Kings were subject to a unique set of obligations limiting their wealth, forbidding inebriation and requiring them to be accompanied by a Sefer Torah at all times; [8] all this to prevent royalty turning some grand tool to express the kings selfish, sensual and materialistic sides. [9]  

The king must painstakingly write this Sefer Torah himself and copy it from the Sefer Torah of the Sanhedrin. [10] We require a special verse to tell us that he is exempt from taking the Sefer Torah into the shower and the bathroom with him! [11] The logic is that the king should see every moment of his life through Torah eyes. [12] All of this is a reminder that although the king rules, he is first and foremost ruled by G-d through His Torah. Tosafos points out how starkly the king was reminded of this when he was asked, as happened once to King Yannai, to stand in front of the Sagely judges when coming to give evidence. [13]

Secondly, a king’s powers are significantly counter-balanced by the Sages of the Sanhedrin, who constituted the equivalent of the parliament. [14] In fact, a king is dependent on both the Sanhedrin and the leading prophet to appoint him to begin with. [15] Thus, Shaul was appointed by Shmuel and his Beis Din. [16]  Should a king act inappropriately he is hauled in front of the court of law like any other citizen. [17] His office did not protect him. 

Disrespect to the king incurred a death sentence. [18] Yet, despite this, a person could safely defy the orders of the king if he was busy doing a mitzvah instead. [19] The Chinuch points out that the concentration of these powers in the hands of one individual, given the checks and balances described above, was a great unifying element in society. This was dependent on the king’s loving all Jews and was a condition of his appointment in the first place. [20] In fact, Dovid HaMelech was chosen in part because he showed such care and mercy to his sheep, revealing his deep concern for all of G-d’s creatures. [21]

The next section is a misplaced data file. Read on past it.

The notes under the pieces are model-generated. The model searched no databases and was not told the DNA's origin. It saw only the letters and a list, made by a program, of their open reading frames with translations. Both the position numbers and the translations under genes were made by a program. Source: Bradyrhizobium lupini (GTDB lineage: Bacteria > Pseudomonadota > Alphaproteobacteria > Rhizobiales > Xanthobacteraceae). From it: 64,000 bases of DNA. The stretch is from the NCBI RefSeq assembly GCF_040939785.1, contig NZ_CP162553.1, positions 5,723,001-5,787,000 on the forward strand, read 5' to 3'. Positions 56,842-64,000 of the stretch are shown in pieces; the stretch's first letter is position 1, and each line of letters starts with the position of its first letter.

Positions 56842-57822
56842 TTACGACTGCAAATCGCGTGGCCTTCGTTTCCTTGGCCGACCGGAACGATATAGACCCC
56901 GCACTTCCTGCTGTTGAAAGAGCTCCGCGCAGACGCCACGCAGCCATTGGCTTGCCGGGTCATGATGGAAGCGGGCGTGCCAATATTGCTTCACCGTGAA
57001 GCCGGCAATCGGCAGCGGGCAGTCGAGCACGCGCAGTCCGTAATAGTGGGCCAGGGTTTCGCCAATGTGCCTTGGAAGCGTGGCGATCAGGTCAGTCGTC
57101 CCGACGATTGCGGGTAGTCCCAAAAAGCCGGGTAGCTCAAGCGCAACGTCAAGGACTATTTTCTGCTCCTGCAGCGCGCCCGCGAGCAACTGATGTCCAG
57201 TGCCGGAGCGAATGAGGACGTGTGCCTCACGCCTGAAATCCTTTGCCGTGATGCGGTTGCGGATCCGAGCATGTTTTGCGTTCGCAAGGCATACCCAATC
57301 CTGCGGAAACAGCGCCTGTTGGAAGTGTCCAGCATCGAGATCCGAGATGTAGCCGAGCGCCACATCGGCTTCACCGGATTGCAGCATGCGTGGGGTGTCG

There was an additional check on a king’s power: a candidate for king who did not clearly fear G-d was nixed by the Rabbis. And, once a king was appointed, there were many rules that helped him maintain his Yiras Shamayim and humility. For example, a king was not allowed to have any horses beyond fully justifiable military needs. [22] Nor was he allowed to accumulate any wealth beyond what was needed for the public need and the maintenance of the military. [23] Any personal wealth was likely to lead the king to a lauding it over others [24] and away from feeling close and dependent on G-d, just as the expansion of his fleet of horses would lead to him feeling all powerful and less trusting in HaSh-m. [25] The king is the best candidate for arrogance, and the Torah warns him against feeling superior to his fellow Jew – לבלתי רום לבבו מאחיו; [26] hardly an attribute that is looked for in the modern-day leader, and sometimes even seen as a weakness. In fact, although the public honor of the king has to be maintained, in private he is encouraged to stand before the High Priest, honor Talmidei Chachamim and place them in honored positions next to him. Yehoshafat, King of Yehudah, would get up for Talmidei Chachamim, kiss them and call them, “My rabbi, my teacher”. [27]